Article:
Which brings me to this thought: if you don't respect someone, you probably don't like them very much, right?

One wants, nay one needs, to respect those one works for. But when it can't be pulled off, it can, well, damage the relationship. To say the least and to wrap it up in a nice bow. 

What to do in such a case? All I can say is each super super must work out his own collection of responses, on his own time and in his own way, and make it work for him or her. No two supers are alike (now there's a blinding bit of insight) just as no two managers are alike, and therein lies the rub.

Humans being all-too-human as the tendency is, we all have to make honest, continuing attempts over time to work with those whom we find in the mix together with us, and try to get the projects of the day, the week and the year completed, for the greater good of the building and its residents.

And speaking of wrapping it all up in a nice bow, it probably can't be done, if we're talking about how to deal with the problem manager. It's work. It's life. And if you're smart it's a learning experience, one which you can write home about (or in a super’s newsletter) some day.

Oh and if you have a good manager, or a great one – and yes there are plenty out there so thank your lucky stars for that - thank him or her once in a while also. Let him or her know how you feel. Do tell that you appreciate the hard work on yours, and your residents, behalf.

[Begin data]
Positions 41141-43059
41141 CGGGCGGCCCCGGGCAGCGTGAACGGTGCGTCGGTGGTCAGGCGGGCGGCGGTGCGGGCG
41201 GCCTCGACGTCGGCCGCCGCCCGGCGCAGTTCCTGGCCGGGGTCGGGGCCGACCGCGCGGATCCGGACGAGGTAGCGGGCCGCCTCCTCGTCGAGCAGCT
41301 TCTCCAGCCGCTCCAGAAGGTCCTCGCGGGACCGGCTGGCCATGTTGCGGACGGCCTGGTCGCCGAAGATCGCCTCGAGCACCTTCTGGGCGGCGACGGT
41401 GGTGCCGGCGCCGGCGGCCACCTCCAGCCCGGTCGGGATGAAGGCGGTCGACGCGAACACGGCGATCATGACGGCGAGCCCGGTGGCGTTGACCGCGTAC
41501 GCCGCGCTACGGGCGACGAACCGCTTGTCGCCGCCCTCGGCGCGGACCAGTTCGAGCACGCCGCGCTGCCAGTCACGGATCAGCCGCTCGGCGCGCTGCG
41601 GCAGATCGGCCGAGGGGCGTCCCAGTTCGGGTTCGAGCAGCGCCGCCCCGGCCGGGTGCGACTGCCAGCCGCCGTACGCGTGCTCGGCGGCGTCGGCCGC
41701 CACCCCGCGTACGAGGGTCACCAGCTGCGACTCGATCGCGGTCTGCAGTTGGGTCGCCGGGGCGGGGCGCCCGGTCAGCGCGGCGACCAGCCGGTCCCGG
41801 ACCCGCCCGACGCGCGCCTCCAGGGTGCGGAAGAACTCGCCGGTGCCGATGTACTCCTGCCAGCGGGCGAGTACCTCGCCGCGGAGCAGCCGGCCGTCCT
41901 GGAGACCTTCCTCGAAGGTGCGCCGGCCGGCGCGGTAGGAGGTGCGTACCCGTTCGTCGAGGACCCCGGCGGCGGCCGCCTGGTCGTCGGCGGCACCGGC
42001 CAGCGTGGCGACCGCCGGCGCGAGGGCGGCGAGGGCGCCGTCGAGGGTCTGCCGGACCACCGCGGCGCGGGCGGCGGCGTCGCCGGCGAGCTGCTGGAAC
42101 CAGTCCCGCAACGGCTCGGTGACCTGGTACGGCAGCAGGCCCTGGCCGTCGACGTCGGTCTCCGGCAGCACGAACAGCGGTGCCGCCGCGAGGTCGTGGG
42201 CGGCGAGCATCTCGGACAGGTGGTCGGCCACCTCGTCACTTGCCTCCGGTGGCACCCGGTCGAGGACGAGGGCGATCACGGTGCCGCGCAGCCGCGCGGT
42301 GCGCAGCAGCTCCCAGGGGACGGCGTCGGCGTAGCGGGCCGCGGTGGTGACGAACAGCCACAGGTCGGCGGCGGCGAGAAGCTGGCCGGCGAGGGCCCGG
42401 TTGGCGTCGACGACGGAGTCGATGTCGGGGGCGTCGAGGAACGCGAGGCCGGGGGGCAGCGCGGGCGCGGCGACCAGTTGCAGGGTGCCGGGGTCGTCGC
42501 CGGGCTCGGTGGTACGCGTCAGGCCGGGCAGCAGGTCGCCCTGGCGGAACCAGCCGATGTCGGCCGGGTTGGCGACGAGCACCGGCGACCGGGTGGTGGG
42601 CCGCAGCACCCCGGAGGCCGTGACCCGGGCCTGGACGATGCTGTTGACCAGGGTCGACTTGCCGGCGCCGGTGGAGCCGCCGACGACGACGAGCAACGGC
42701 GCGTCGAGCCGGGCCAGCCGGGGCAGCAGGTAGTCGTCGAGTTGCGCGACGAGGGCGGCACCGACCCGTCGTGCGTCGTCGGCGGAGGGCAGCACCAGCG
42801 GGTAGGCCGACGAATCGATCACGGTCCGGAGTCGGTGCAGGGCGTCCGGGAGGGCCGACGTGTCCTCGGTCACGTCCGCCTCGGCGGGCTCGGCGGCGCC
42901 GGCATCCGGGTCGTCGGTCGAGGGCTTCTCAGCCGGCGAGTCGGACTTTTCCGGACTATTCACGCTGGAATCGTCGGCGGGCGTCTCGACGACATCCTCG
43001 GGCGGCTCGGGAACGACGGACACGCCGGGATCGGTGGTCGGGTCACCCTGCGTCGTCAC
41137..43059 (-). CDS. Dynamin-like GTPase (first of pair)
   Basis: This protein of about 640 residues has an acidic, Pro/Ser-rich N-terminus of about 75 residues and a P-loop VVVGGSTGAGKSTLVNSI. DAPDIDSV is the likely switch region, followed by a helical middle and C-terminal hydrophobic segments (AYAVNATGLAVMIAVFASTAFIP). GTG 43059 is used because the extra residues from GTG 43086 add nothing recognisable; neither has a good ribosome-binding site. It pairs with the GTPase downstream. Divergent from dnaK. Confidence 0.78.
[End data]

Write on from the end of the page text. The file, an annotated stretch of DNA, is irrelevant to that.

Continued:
Because it’s a truism that the good ones invariably have at least this one thing in common: they work extremely hard, and very conscientiously, for you and your residents. Much of it you don't even know about, unless you've also been a property manager once.

Which brings me to my final reflection on this issue.

My leery theory is this (no this is not an original thought, I know numerous supers have yearned vocally for this very same thing): part of the formal training a property manager should have (yes I think some formal training should be mandated) is a minimum of a year as a residential super before being allowed to manage a high-end residential property.

Yeah that'll happen, sometime directly following the aftermath of a certain hotspot getting frosty all under. But wouldn't THAT help the property management world imagine the possibilities and allow them to walk a mile or two in a set of super work boots?